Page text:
RD: What led you to aim more towards the more song-oriented, concise writing approach as opposed to the so-called “vessel for improvisation” approach? Is that more a function of what you’ve been listening to, a function of where the music industry is today, getting older, or just what’s coming naturally?
DL: Who got older? I am just in a different phase of my 20’s, which are my 30’s…but I am still the same age. Isn’t that the goal? Growing up in NY, you spend all of your childhood acting older than you are, and your entire adulthood trying to stay young. Much like music too…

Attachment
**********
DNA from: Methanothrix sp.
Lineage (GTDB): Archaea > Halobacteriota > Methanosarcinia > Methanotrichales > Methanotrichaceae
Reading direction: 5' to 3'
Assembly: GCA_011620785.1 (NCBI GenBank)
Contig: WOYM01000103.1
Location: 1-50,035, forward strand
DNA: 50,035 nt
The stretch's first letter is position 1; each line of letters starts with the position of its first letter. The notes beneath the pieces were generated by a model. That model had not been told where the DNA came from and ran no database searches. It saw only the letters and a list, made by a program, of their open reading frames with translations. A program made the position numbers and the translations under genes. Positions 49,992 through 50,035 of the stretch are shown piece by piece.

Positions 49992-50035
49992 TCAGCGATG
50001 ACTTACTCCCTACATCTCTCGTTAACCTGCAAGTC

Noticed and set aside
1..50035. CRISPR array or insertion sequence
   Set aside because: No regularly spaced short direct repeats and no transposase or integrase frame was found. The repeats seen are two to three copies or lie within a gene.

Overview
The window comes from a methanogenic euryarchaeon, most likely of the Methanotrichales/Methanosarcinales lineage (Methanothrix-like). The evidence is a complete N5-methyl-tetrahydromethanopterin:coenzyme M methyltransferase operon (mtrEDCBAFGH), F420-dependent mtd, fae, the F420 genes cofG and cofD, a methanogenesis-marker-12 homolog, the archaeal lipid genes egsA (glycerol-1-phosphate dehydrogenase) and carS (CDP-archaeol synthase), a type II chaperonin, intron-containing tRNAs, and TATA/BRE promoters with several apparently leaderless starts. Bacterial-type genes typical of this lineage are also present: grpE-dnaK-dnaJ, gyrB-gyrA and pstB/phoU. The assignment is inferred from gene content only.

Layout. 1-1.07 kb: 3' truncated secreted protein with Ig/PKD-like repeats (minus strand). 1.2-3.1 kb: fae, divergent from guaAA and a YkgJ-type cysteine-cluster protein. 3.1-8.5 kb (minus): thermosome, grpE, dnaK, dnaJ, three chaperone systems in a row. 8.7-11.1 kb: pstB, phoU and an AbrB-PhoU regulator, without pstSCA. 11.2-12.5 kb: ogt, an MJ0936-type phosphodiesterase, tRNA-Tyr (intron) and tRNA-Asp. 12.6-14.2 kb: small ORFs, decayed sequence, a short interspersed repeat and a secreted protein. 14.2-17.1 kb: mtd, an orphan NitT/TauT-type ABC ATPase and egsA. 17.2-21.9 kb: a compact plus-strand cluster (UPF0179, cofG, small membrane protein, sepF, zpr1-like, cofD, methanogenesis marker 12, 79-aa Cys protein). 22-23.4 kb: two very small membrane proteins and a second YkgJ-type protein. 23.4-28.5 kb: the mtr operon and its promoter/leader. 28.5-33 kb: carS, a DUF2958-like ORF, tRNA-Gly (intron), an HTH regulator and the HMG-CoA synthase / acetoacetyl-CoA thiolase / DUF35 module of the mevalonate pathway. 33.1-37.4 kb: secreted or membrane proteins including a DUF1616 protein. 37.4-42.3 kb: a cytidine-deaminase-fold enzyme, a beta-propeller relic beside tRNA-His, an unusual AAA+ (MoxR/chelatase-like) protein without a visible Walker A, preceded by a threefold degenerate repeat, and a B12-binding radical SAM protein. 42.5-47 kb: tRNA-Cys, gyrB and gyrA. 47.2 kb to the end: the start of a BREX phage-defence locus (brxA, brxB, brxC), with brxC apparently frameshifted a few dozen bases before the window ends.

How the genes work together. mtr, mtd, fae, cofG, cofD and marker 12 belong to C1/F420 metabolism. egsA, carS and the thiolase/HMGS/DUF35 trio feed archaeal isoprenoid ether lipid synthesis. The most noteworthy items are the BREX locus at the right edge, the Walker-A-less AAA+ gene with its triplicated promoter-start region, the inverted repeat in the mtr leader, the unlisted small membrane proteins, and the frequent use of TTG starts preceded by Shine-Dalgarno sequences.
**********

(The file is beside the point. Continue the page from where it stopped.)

As far as the so-called “vessel for improvisation” vs. the song, well, I think it’s a development in sync with a personal and natural evolution in my study of music, and as an artist. Having started with the study later in life, I first fell in love with just the instrument itself – the guitar. I wanted to make it sound all these different ways – distortion, wah, delay, clean, new amps and sounds – like Santana, Gilmour, Jerry, like Jimi, like McLaughlin, like Wes, like Sco – Trey – whatever, I wanted to be just a guitarist. But the writer in me came on strong, and words also became an obsessive study and an art.
Somewhere along the way, I fell in love with songs, and stories – even stories about songs. And to me, those are more than jam “platforms” (as inspiring as they can be); they are unique pieces of art as time capsules. It can be a profound way to reach and connect with an audience. Both together, create the 1-2 punch combo. If a song has smart changes, digestible words and a killer solo – well, that couldn’t really go so wrong…